China goalkeeper Jiang Jin, one of the best shotstoppers Asia have produced over the past two decades, played a key role in the world’s most populous nation qualifying for FIFA World Cup™ for the first time in 2002. Still remembered for his heroics between the sticks during their successful qualifying campaign, the 41-year-old revealed it was a fortuitous accident that might have changed his own fate – and perhaps that of China.

The potentially pivotal moment occurred just prior to the away match against Oman in Asia’s qualifying final round on 31 August, 2001. China, under legendary coach Bora Milutinovic, arrived at Muscat seeking their second successive victory but Jiang Jin, whose form had been exemplary throughout the preliminary round, began suffering from a severe toothache the night prior to the match.

“The pain caused by one of my right-side teeth was so great that I had to receive some medical treatment to play,” Jiang Jin told in a recent interview. “But upon kick-off an idea suddenly came to my mind, being that I must dive to my right side if facing up to a penalty kick.”

Sure enough fate ensured that his perception would need to become reality, as Oman earned a penalty kick before the half-time break. Needless to say, Jiang Jin pounced to push Hani Al Dhabit’s low shot against his right post before Fan Zhiyi popped up to clear the rebound. This save proved the turning-point of the match, and arguably the qualification campaign, as China proceeded to claim three important points away from home with a 2-0 scoreline.

Inspired by the hard-fought win, Jiang Jin went on to impress in their 1-1 away draw against nemesis Qatar, and their 2-0 win over Uzbekistan where the hardy custodian was only replaced for a broken finger when his side were two goals to the good. Jiang Jin may have been ruled out for the remaining qualifiers with that injury but his significant contribution in helping China to their first-ever FIFA World Cup has been widely recognised.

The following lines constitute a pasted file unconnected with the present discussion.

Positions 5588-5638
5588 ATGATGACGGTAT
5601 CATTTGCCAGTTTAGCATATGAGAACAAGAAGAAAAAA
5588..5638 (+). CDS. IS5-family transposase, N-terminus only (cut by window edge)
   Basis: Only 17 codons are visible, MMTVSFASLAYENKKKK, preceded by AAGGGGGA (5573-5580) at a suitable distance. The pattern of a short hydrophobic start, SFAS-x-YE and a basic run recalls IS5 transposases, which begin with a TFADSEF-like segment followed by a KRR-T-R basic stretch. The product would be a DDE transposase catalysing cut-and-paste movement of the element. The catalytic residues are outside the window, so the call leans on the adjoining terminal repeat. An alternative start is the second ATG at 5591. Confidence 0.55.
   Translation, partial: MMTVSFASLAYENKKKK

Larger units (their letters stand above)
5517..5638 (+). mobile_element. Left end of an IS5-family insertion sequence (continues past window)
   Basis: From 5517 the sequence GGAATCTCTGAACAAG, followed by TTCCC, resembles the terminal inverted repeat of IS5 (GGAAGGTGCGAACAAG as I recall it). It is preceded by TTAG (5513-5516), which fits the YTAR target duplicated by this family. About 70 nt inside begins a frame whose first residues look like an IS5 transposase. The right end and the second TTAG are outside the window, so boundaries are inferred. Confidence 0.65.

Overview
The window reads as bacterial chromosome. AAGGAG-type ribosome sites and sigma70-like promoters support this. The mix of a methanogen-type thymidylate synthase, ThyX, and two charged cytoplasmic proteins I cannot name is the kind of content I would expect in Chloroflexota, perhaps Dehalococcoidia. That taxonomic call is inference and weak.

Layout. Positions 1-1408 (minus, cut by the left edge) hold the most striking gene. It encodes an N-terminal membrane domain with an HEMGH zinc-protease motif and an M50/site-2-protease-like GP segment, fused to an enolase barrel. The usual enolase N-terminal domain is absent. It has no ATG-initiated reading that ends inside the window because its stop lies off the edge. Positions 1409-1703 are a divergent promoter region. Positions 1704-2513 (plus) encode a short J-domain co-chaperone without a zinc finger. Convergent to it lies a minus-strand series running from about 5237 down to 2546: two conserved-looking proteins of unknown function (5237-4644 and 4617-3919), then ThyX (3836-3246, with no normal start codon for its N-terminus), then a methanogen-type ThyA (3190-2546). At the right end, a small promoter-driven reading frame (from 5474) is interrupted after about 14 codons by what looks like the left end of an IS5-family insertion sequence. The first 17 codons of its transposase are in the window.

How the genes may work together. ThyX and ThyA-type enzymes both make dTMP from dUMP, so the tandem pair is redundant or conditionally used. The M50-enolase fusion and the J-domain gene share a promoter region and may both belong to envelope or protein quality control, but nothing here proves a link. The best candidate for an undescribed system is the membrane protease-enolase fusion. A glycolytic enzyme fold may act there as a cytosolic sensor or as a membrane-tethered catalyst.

Family pedigree
Born in 1968 to a footballing family, Jiang Jin inherited both talent and passion for the game from his father Jiang Yonglin, a long-standing goalkeeper with Shanghai. He was recruited by the Bayi FC (the Army Club) as a 12-year-old alongside his older brother Jiang Hong who also impressed with his shot-stopping abilities. The brothers thrived after the Chinese league turned professional in 1994, with Jiang Jin becoming Bayi’s number one, while Hong excelled between the posts with Shenzhen Pingan. Their sibling rivalry would continue right through to the international arena with both representing China in 1997.

Jiang Jin went one better eventually establishing himself as China’s first choice goalkeeper during the coaching reign of Englishman Bob Houghton. A tournament best showing at the 1998 Asian Games further cemented his place as the team’s number one. After Milutinovic took over in 2000, Jiang Jin didn’t take too long to win the confidence of the Serb tactician as he stood out in that year’s AFC Asian Cup, where he again collected the tournament’s best goalkeeper award.

Having peaked on the continental stage, Jiang Jin saw his goal breached nine times in their three group matches at Korea/Japan 2002. “We may have had a chance against the Costa Rica in the opener, but against Brazil and Turkey we were outnumbered, both technically and physically,” he said. “With the gulf that exists between us and the world’s best, we should embark on long-term build-up and youth development.”

After hanging his boots in 2007, Jiang Jin has been coaching a team consisting of the nation’s pop stars, organising benefit matches for charity while attracting fans back to the stadiums. “I hope we can reignite their interest and passion for the game and show them that this is indeed a beautiful game,” he concluded.